民家移築: 合掌造りに暮らす

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Kodansha International, Apr 26, 2002 - House & Home - 167 pages
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Japanese Country Style introduces sixteen unique and sumptuous homes rescued by Yoshihiro Takishita, a professional antiquarian, and illustrates how his renovations rejuvenated these all-but-forgotten architectural gems. Takishita candidly discusses the thoughts and inspirations that led him to adapt and convert these centuries-old farmhouses for modern living. Chapters on their unique history and construction demonstrate the value of these towering traditional homes, and illustrate their place in Japanese rural life, where several generations often lived under the same roof which allowed for a horse in the stable area and silkworms in the attic.

Japanese Country Style also showcases the artful blending of traditional Japanese elements with modern lifestyles. Tatami rooms, Japanese antiques, traditional wooden furniture, and other treasures fill the rooms of these homes, and evoke the understated elegance of country-style living. With over 200 photographs and illustrations of beautifully refurbished folk homes, this volume presents a portrait of a sublime yet simple way of life that will give anyone interested in design and architecture a host it useful ideas.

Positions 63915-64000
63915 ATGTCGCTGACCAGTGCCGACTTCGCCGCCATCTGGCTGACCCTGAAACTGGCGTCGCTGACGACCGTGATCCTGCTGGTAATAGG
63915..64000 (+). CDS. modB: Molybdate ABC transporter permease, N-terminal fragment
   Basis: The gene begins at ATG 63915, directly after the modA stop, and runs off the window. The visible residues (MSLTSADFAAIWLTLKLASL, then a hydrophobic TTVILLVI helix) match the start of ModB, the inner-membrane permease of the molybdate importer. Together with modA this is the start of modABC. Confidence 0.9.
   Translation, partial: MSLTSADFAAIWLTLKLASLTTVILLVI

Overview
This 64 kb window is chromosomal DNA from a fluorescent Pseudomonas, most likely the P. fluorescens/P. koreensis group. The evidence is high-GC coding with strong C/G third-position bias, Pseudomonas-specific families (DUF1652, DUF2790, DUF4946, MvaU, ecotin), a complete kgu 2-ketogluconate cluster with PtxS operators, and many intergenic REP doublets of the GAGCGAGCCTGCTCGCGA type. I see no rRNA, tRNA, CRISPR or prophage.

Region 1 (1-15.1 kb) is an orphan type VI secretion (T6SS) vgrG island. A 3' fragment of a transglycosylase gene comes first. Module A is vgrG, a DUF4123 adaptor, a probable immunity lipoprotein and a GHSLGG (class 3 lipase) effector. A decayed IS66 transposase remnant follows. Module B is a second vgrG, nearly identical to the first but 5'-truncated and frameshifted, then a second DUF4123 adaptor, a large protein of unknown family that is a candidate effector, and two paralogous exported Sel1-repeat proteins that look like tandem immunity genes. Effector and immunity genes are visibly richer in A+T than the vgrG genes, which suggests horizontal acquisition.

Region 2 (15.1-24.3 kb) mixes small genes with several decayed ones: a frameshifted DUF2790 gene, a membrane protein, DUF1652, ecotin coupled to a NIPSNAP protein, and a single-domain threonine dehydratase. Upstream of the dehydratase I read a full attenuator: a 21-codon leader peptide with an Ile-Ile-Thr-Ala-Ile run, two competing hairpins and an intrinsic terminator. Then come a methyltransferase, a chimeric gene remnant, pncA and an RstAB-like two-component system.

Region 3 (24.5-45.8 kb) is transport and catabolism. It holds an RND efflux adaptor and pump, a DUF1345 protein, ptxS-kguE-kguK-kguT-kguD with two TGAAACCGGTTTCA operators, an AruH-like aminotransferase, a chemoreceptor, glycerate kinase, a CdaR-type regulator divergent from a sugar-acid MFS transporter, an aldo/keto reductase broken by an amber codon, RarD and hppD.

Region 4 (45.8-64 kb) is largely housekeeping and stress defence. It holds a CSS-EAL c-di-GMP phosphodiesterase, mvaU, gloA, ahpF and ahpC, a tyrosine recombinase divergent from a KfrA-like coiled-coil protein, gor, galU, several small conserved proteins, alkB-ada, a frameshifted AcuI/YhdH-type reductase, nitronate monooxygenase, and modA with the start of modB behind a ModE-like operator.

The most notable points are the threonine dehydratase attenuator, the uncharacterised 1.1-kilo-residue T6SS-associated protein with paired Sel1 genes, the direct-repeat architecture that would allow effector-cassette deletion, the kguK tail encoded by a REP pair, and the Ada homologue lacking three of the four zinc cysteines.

This books adopts a bilingual format, providing both Japanese and English commentary.
 

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About the author (2002)


YOSHIHIRO TAKISHITA was born in Gifu Prefecture in 1945 and graduated with a law degree from Tokyo's Waseda University in 1967. While still a student, he learned of a 250-year-old farmhouse (minka) near his home town that was about to be submerged in the construction of a local reservoir. Impressed by the dignity of the structure, he arranged to have the house moved to a site in Kamakura, where it was rebuilt as a home for his American foster father.

He then took eighteen months off and hitchhiked around the world, visiting thirty-six countries. On his return in 1971, he established The House of Antiques, where he sells furniture, ceramics, and other antiques. After enthusiastic clients praised the reconstructed farmhouse in Kamakura and urged him to build more, he began rebuilding and renovating other traditional farmhouses. To date, he has carried out thirty renovations, four of them overseas.

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